Bomb attacks soar in bitter gang wars
INLA ‘expertise’ used to construct devices
By Tom Brady Security Editor
Thursday April 17 2008
CRIMINAL gangs are responsible for a big increase in the number of callouts involving army bomb disposal teams so far this year.
The gangs are using crude explosive devices to send warnings to thugs in rival factions, settle scores in local feuds, or to threaten figures targeted for extortion.
If the number of callouts continues at the present rate this year they will end up double those recorded in 2007.
Although use of the devices has been confined largely to 'ordinary' criminals in the past 18 months, senior garda and army officers are satisfied that former paramilitaries are hiring out their 'expertise' to manufacture them.
The increasing use of pipebombs and other devices is underlined in the latest military figures showing that army ordnance teams have been called out to 42 incidents in the first three months of this year.
Two further incidents on Monday and yesterday take the total to 44.
If the trend continues for the rest of 2008. it would bring the overall total up to around 160, compared with an annual total of just 98 in 2007 and 101 the previous year.
The statistics also show there have been a dozen hoax calls so far this year, one more than the total for all of 2007 and four more than 2006.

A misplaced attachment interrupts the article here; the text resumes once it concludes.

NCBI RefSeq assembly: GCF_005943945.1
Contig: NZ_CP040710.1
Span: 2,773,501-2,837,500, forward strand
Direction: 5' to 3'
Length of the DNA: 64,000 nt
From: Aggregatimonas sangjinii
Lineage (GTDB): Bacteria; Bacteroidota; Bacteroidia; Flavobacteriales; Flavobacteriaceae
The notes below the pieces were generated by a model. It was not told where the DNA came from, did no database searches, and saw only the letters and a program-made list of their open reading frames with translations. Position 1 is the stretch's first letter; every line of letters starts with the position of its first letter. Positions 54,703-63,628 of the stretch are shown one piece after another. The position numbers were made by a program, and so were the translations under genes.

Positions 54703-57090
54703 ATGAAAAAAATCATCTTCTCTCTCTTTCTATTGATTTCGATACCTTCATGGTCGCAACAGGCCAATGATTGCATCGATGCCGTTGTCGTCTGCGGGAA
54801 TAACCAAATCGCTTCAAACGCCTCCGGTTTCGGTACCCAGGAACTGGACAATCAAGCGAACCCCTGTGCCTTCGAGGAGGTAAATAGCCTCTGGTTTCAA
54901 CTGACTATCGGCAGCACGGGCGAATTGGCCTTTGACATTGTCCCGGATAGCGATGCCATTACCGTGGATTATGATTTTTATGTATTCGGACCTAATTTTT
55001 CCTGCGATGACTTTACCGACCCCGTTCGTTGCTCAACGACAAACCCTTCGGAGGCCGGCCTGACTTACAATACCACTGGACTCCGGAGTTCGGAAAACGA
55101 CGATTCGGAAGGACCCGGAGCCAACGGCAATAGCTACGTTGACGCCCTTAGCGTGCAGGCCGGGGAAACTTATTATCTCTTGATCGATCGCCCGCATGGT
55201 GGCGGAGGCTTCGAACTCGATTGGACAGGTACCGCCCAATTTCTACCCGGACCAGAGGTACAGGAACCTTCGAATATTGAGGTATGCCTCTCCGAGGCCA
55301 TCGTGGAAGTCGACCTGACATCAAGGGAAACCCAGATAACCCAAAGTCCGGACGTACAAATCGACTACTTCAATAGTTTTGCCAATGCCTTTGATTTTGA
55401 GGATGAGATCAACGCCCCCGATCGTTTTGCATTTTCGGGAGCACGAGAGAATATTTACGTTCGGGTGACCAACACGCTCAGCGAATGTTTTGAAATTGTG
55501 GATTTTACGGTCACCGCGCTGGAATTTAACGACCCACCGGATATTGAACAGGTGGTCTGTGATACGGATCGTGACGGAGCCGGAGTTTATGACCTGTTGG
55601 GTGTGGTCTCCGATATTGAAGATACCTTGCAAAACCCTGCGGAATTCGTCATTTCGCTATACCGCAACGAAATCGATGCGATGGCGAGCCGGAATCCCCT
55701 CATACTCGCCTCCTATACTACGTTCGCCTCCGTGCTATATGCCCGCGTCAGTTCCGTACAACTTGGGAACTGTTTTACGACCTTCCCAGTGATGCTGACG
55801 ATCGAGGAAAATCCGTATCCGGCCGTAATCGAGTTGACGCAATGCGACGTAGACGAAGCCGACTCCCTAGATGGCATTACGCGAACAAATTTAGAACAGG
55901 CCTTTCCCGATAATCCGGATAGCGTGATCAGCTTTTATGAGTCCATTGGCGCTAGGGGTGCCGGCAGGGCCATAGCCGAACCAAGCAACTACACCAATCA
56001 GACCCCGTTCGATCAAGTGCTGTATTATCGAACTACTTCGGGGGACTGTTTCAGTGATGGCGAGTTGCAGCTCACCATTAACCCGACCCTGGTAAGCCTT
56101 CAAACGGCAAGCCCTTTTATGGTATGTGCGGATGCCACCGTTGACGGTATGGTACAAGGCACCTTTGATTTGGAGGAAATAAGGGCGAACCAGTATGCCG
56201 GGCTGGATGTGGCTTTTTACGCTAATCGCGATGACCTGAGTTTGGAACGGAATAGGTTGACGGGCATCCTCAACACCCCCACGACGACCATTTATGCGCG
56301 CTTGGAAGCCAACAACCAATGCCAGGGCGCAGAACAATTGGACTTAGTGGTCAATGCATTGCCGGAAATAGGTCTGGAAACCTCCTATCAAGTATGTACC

A hoax device is made up to resemble a bomb but has no explosive content.
But the Army points out that although the hoax does not present any danger to life, it involves a similar amount of effort by the gardai to evacuate an area and a full callout of Army personnel while creating fear and concern among the residents of the local area.
A detailed examination of the devices have found similarities between a number of them, adding to the belief that many of the gangs are using the same bomb makers.
All of them are crudely manufactured and largely unsophisticated and for explosive content the makers depend mainly on fireworks or shotgun cartridges.
Sometimes, nails are added as fragmentation to cause potentially greater injury and shock when a device explodes.
A special garda team, led by a detective superintendent, has been investigating the bomb attacks in a bid to source the manufacturers and narrow the list of gangs using the devices.
But both garda and army officers are satisfied that members of the INLA, which is now involved full-time in criminal activity, and other dissident republicans have been selling their limited bomb-making skills to the criminals.
Meanwhile, a suspect device planted near the entrance to the Richmond courthouse in North Brunswick Street, in Dublin, has turned out to be an elaborate hoax.
Traffic restrictions were put in place in the area while army ordnance experts dealt with the device yesterday morning.
- Tom Brady Security Editor